Image of Long Story Short Award - Fall 2020
Image of Creative Nonfiction
Memories are like puzzle pieces – tiny snippets of a bigger picture, meaningless in isolation. One piece might show half of a face; one memory might contain a happy moment. You can’t tell what a puzzle will look like from staring at the pieces. In the same way, you can’t tell what your past looks like from inspecting a single memory. For a picture to emerge, the pieces must be brought together and arranged a certain way.

There’s a photograph on my phone of my dad and me on a cruise, back in middle school. We’re sitting side-by-side at a table in one of the ship’s fancy restaurants, plates and silverware laid out elegantly before us. Our clothes are formal, but the lights are warm, granting the room an aura of cheerful sophistication. The food is sure to be excellent, the conversation stimulating although the rest of the family is somewhere out of shot. This is a place for mirth. Fitting the image, my dad and I are smiling at the camera. A beautiful scene, a happy family – in the photograph, this is all so clear. In my memory, however, that vacation and that night are hazy, just like all my memories of my dad since his death. They’re indistinct, foggy, as if floating in cold mist or trapped beneath thick ice. Reaching for them freezes my fingers to the bone, and the chill lingers for days.

The memories may be blurry, but the big picture, the full puzzle showing who my dad was, is even more obscured. It got dropped on the floor when he died, pieces flying under the table and falling behind couch cushions. I was seventeen, too old and too young for my memory to fail me like it did, like it still does. The pieces turn up slowly, but without an image on a box, I can’t make any sense of them. All I’m left with are snapshots: we’re out to dinner, on a boat, watching TV, celebrating a birthday. Arguing tensely about my sister refusing to visit him. Sitting in awkward silence, unable to have a natural conversation. Carefully ignoring the fact his breath stinks of alcohol and cigarette smoke.

That night on the cruise, I resisted taking the picture. I remember that much, but the story behind it is caught in the fog. I might’ve been acting contrary, embarrassed by the idea of a family photo. Maybe I didn’t want to pose for a happy photo with someone who made me feel anything but. Neither of those explanations feels quite right, but I can’t remember the truth. The memory’s meaning is lost. Still, I’ve been collecting these jumbled pieces in the years since his death. I’ve laid them out, cataloguing them in my mind and on paper. My task now is to reconstruct the puzzle. First I arrange them one way: he was a good father. Then another: he was a drunken narcissist. Then another: he wanted to be a good father, but failed.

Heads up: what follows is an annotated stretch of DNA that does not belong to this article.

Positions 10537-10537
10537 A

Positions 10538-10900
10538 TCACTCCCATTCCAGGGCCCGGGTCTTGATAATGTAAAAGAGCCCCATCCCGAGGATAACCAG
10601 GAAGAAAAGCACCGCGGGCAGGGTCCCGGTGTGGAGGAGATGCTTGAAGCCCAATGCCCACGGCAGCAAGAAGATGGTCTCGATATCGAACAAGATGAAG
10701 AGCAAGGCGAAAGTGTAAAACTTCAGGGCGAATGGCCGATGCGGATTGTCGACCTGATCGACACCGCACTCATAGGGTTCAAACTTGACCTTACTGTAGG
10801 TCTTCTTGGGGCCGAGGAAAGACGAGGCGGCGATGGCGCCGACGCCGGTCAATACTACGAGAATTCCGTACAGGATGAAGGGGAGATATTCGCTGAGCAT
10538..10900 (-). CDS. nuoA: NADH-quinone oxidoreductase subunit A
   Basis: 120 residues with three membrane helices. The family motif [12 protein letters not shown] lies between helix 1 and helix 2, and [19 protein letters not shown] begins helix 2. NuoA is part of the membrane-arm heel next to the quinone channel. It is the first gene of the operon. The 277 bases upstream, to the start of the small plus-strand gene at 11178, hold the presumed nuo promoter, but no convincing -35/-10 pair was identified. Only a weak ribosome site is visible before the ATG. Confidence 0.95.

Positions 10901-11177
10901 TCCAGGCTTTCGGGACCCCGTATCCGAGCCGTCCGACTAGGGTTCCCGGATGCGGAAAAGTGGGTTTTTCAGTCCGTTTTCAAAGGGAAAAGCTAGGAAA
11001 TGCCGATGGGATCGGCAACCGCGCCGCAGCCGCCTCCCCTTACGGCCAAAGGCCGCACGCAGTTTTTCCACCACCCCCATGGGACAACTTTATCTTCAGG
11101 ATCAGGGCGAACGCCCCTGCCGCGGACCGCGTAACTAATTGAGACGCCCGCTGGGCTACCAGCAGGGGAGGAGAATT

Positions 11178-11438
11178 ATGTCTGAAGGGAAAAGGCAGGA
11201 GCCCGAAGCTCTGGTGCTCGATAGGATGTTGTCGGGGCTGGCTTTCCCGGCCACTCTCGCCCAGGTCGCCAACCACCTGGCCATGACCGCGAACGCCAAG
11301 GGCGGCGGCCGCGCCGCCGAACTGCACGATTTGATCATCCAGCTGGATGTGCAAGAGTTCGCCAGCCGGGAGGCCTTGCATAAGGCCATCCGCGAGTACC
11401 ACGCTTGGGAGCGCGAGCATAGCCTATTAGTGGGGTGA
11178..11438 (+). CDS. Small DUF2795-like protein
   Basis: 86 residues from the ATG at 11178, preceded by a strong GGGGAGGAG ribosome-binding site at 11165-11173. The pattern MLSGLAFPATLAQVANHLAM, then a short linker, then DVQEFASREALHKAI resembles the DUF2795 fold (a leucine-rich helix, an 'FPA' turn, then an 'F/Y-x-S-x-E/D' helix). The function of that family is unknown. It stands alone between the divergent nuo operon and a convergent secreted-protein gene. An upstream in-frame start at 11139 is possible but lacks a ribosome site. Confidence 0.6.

None of these puzzles is a clear winner. I rearrange the pieces again and again, testing them against my memories and my feelings. This procedure is a little counterproductive: every time a puzzle is tested, it recolors the memories. Dark puzzles make for dark pieces. Memories are funny like that – the mere act of recall alters them irrevocably. It’s ironic that the more I seek the truth, the more unreachable it becomes. When I look at the cruise photo, what I see changes based on which puzzle is currently in favor. Relaxed postures. Tension in our shoulders. Strained smiles. Real grins. Of course, there are more obstacles to contend with than my own mind, for in an effort to gain objectivity, I sought outside perspectives. Another irony is incoming.

“He was the sweetest baby boy, always running around with a smile on his face,” his older sister Elizabeth said.

“There was nothing behind his eyes. Just darkness,” my mother confessed.

“He didn’t care about us, just himself,” my sister Katie ranted.

“You were the most important thing in the world to him,” my stepmother Lisa assured me.

If you squint, you can see a few discrepancies here. My hopeful pursuit of truth only left me with more puzzle pieces: other people’s amplified memories of him. Death tends to make emotions run high. The deceased person being a mentally ill alcoholic makes them run even higher. No one knows what the real puzzle looks like, apparently.

I waver between their stories, and each one in turn casts my memories in a different light. Did my father enjoy having my sister and me on that cruise, or were we irrelevant to him? In the photo, I see love behind his eyes, then darkness. Ever since that darkness became literal, I’ve kept combing through my memories, peering through the haze, assembling the pieces this way and that. I haven’t gotten anywhere. The past is still as nebulous as before, still as freezing and hostile. But I can’t leave it alone. I revisit the memories over and over again, like picking at a scab, and the wound can’t heal.

Perhaps my effort to reconstruct the past is just a flimsy excuse for what I’m really doing, which is trying to understand things that can’t be understood: why he ignored us, why he left, why he drank, why he killed himself. I’m sure that once I have all the facts, it will finally make sense. But there’s no way to make sense of the scars that parents leave.

Maybe it’s time I stop searching for meaning in half-remembered scenes. After all, the point of memory isn’t to offer up some essential truth. The point is to hold all the confusion, uncertainty, love, and pain in a way that lets us move forward. To cradle all the pieces, the beautiful and the ugly, for their own sake, not for some comforting but false picture they could form. Ultimately, it doesn’t matter what kind of father or man he was. If I can make peace with the past, that’s enough.

Some puzzles are better left alone.